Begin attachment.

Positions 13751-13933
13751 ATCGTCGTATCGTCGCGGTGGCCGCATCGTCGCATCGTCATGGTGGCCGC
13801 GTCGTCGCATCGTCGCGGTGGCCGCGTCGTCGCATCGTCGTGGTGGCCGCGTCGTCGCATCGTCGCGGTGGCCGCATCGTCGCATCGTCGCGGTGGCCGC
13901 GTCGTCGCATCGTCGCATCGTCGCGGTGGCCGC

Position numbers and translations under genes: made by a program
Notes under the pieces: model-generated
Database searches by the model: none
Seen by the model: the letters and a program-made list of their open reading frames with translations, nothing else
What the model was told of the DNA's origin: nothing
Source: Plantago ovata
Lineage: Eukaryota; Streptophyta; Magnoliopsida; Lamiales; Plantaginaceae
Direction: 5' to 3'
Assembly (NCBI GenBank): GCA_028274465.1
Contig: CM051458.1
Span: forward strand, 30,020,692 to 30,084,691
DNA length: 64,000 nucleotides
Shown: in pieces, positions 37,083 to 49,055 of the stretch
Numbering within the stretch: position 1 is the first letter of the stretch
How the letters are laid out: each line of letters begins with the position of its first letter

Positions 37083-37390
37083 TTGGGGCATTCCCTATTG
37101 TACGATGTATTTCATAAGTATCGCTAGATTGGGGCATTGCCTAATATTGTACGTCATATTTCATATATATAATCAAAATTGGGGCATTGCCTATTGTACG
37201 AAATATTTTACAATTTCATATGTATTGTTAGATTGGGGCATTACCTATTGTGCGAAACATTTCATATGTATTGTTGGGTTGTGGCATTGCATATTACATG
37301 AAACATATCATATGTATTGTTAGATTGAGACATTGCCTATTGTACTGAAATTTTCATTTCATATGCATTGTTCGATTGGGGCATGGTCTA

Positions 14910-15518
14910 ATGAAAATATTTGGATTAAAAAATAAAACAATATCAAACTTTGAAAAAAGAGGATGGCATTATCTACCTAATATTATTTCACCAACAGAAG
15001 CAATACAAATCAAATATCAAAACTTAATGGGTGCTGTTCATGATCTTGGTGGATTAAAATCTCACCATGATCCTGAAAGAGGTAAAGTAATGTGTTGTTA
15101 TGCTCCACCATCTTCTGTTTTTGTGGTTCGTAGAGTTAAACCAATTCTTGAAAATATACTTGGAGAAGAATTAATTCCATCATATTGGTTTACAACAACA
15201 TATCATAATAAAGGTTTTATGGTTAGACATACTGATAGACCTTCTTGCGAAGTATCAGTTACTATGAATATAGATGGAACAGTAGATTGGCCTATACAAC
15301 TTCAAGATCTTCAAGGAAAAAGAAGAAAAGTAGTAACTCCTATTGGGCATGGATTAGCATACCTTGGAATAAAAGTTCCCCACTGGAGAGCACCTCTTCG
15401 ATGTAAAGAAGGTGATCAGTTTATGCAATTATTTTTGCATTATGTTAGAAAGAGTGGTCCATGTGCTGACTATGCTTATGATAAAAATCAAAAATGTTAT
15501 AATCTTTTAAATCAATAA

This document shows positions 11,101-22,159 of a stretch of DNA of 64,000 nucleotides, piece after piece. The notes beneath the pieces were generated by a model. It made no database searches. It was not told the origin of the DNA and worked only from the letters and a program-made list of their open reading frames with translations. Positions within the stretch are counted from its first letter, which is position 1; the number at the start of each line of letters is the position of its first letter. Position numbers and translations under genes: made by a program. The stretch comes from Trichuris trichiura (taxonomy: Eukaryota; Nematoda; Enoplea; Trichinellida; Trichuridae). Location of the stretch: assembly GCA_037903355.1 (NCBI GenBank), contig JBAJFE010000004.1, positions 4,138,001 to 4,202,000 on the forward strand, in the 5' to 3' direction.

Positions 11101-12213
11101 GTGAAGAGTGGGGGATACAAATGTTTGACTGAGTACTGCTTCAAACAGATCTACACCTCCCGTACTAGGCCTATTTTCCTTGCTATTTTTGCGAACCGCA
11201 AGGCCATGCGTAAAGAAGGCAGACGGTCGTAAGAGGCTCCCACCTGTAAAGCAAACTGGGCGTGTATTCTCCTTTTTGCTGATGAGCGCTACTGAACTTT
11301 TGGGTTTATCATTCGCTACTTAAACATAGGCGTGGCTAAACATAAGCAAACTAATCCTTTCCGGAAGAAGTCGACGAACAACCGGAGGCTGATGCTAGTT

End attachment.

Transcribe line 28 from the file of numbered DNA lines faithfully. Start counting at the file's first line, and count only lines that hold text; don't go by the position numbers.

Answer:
15101 TGCTCCACCATCTTCTGTTTTTGTGGTTCGTAGAGTTAAACCAATTCTTGAAAATATACTTGGAGAAGAATTAATTCCATCATATTGGTTTACAACAACA